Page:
Top five disruptive healthcare companies
CNBC has recently compiled the top 50 disruptive companies. With such an array of industries, we take a look at the top five healthcare start-ups and businesses which made the cut.
5. Veritas Genetics
Entering 30th place, Veritas Genetics has sought to empower consumers by providing genome sequencing. Consumers are increasingly looking at ways to better manage their healthcare, and what better way than to understand than by looking at your own DNA.
Established in 2014, the company has secured $45mn in funding, where its leading product, myGenome, enables a user to screen for over a thousand clinical conditions which could impact their health, from diabetes and cancer, to neurological disorders and depression.
Launched by George Church, a leading pioneer in the Human Genome Project, the company is set to go from strength to strength, with influential investors, such as Lilly Asia Ventures and Philab Holdings set to take the company to the next level.
4. Ginkgo Bioworks
Rising up the ladder to secure 21st position on CNBC’s list, Boston-based start-up Ginkgo Bioworks has raised $429mn, with a valuation of $1.4bn.
Renowned for designing and printing DNA through synthetic biology, the company has been founded by a number of MIT scientists, supporting growing markets such as pharmaceuticals and the agricultural sector.
Backed by a multitude of investors, as well as technology mogul Bill Gates, its recent $100mn collaboration with healthcare giant, Bayer, has piqued the interest of investors, particularly surrounding its project to produce a new nitrogen fertiliser under its new joint venture, Joyn Bio.
"We're learning how to rewrite the code of life," commented Frances Arnold, a professor of chemical engineering, bioengineering, and biochemistry at the California Institute of Technology. "We're seeing a move toward making things that either chemistry cannot make or can't make efficiently but biology does."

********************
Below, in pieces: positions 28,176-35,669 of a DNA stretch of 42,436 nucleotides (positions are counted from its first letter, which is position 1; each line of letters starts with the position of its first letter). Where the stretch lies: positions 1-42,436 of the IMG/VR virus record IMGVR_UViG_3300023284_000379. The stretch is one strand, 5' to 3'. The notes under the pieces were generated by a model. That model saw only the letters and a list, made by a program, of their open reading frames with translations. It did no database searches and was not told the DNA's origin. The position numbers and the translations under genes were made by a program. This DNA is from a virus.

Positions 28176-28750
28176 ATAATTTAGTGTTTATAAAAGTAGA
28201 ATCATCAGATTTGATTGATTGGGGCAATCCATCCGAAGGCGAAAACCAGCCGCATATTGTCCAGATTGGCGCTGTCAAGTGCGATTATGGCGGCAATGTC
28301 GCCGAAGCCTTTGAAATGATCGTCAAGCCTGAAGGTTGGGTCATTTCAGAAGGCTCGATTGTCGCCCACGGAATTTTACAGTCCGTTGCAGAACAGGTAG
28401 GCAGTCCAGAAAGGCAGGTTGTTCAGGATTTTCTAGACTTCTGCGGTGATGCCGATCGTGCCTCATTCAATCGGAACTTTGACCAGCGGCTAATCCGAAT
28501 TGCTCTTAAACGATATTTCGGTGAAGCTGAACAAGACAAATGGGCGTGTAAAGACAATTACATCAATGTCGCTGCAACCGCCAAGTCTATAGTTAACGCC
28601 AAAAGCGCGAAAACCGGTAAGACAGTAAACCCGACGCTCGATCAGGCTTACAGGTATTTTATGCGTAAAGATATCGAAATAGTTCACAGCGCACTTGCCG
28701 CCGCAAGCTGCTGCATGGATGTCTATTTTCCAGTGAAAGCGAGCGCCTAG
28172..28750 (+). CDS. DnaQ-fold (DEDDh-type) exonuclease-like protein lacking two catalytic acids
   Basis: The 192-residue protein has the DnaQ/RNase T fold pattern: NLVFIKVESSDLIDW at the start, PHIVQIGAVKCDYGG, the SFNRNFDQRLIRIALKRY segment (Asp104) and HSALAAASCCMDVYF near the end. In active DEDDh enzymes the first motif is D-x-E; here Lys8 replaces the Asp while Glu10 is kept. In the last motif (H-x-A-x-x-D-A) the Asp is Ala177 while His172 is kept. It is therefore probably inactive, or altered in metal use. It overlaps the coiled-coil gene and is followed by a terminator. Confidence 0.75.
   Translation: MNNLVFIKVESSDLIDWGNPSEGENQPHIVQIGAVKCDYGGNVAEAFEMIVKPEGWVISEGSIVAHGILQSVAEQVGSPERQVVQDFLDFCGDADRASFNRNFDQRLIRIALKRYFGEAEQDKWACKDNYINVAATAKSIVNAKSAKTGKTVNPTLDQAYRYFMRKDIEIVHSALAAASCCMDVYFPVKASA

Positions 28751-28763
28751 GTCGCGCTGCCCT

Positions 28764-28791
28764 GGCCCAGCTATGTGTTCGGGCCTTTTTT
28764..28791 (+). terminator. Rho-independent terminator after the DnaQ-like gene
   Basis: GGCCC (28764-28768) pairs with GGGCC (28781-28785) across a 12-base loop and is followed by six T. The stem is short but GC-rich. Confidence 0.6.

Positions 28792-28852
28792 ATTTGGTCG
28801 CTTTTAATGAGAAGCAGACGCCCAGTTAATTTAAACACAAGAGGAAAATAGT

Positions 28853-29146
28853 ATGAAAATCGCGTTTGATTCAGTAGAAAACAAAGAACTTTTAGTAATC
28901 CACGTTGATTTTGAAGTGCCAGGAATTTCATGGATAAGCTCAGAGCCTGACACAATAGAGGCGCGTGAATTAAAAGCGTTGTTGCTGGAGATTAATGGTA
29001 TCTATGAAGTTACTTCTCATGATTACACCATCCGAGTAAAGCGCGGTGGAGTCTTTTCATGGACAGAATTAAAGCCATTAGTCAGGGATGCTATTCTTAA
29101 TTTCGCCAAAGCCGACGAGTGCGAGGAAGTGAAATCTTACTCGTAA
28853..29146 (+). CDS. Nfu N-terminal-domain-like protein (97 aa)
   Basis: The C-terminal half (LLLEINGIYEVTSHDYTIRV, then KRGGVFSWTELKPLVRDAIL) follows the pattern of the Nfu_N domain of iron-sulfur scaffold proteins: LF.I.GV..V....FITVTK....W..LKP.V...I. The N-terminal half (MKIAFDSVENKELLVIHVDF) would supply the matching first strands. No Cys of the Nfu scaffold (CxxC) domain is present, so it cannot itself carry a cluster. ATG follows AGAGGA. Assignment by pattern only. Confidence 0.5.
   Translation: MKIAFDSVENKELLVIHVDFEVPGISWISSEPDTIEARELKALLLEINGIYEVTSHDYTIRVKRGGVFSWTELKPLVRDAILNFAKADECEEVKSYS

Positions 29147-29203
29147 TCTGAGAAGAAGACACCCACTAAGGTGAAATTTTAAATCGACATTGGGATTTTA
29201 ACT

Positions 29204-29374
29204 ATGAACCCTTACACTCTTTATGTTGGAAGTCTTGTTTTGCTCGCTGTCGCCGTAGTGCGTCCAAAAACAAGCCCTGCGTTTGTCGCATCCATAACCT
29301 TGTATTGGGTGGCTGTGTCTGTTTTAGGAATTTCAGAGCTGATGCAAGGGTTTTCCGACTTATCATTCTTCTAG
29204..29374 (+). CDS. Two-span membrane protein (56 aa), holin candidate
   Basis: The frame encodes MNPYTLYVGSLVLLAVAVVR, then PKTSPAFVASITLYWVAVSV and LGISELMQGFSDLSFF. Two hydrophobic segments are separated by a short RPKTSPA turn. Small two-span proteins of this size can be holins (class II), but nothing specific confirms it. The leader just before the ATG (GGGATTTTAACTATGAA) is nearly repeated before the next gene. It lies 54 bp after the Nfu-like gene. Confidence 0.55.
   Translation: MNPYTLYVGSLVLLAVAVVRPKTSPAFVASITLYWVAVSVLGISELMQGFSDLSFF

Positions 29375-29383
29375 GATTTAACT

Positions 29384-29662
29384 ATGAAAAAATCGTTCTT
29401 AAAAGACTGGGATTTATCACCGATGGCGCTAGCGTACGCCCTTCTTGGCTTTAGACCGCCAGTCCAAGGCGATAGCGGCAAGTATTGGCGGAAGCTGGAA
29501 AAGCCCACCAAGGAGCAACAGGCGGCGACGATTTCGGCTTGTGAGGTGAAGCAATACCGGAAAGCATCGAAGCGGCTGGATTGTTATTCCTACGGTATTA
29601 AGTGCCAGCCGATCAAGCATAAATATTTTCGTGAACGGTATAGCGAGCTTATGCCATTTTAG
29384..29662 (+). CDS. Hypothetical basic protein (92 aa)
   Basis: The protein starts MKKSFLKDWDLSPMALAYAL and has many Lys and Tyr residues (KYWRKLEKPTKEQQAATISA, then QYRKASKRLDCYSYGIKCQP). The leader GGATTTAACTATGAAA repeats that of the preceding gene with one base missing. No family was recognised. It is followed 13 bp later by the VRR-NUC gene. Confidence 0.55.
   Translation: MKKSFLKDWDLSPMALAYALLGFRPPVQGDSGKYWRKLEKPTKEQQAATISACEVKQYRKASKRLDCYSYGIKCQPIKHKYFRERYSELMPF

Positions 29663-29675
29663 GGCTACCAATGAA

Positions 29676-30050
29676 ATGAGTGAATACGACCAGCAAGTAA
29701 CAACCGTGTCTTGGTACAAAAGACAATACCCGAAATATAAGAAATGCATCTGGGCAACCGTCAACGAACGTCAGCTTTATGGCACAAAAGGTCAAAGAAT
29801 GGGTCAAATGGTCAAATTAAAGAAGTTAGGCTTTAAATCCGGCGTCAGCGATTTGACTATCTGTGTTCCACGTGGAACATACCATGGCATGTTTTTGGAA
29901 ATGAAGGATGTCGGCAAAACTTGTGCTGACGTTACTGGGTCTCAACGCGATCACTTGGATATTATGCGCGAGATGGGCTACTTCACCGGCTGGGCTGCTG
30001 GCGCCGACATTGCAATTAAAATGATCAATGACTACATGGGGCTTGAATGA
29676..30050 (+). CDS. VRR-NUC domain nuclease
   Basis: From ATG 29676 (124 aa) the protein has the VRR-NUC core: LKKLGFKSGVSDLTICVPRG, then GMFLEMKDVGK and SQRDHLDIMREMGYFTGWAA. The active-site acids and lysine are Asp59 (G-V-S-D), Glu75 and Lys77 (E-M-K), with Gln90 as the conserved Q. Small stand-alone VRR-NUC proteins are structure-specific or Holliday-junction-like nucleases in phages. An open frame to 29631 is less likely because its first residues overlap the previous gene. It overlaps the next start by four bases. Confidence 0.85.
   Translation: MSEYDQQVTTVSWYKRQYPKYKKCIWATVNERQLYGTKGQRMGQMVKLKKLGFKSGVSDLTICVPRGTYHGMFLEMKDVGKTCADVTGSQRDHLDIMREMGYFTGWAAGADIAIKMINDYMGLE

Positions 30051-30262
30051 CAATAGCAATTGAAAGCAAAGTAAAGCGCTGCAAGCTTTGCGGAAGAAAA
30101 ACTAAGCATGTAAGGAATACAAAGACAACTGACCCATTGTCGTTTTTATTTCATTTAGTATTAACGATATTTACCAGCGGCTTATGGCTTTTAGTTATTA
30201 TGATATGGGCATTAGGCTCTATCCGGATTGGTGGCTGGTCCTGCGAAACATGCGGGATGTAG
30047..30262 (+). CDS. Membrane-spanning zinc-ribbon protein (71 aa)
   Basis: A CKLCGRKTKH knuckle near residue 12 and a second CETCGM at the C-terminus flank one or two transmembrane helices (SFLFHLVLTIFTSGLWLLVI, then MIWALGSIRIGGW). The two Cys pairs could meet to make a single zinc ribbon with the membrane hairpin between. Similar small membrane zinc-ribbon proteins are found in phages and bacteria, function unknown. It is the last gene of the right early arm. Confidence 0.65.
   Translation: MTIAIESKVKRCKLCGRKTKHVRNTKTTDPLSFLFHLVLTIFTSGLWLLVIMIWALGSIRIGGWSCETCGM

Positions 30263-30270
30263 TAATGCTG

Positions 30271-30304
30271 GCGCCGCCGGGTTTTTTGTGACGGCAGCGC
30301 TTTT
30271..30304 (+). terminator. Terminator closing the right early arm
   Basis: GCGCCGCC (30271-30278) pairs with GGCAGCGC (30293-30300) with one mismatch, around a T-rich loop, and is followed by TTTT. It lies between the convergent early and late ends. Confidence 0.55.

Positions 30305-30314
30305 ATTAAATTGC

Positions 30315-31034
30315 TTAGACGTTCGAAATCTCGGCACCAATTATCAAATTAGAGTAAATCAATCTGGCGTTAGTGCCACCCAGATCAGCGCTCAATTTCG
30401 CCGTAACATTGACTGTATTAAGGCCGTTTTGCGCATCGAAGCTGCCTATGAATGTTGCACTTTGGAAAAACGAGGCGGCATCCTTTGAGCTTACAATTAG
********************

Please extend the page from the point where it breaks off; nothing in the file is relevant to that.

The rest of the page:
"DNA is code, and you can read and write it in these factories and test how it works. You're going to go to your computer, specify the exact sequence you want, print it, put the DNA into a tube or into an organism and test how it works," added CEO Jason Kelly.
Gaining 15th position, fertility company, Progyny has raised nearly $100mn in funding and is now valued at $123.1mn.
Launched in 2015, the cmpaby seeks to help first-time parents to conceive, and partners with self-insured companies to support women to finance the cost of various fertility treatments. The company is undergoing exponential growth and has also recently launched a new pharmacy division to support those who need medication to be delivered quickly and efficiently.
- Case Western Reserve University partners with Microsoft in new quantum computing health project
- Vault Systems and Agile Digital partner to harness blockchain in Australian healthcare
- Three iconic US healthcare organisations are set to develop a new regional network of care
Upon the release of CNBC’s assessment, David Schlanger, CEO of Progyny said: “We are incredibly honoured to be listed for a second year in row. We are growing rapidly as leading employers continue to recognise how they can support their workforces with our innovative fertility benefits solution.”
2. Oscar Health
Inspired to overhaul a fragmented US healthcare system, Mario Schlosser, Joshua Kushner and Kevin Nazemi (no longer with the company) looked at new ways to empower consumers by harnessing data science and technology to deliver exceptional patient care.
Launched in 2012, Oscar Health has raised $165mn this year, which will support its expansion efforts. Overall, it has raised $903.9mn in funding, and has gained a valuation of $3.2bn.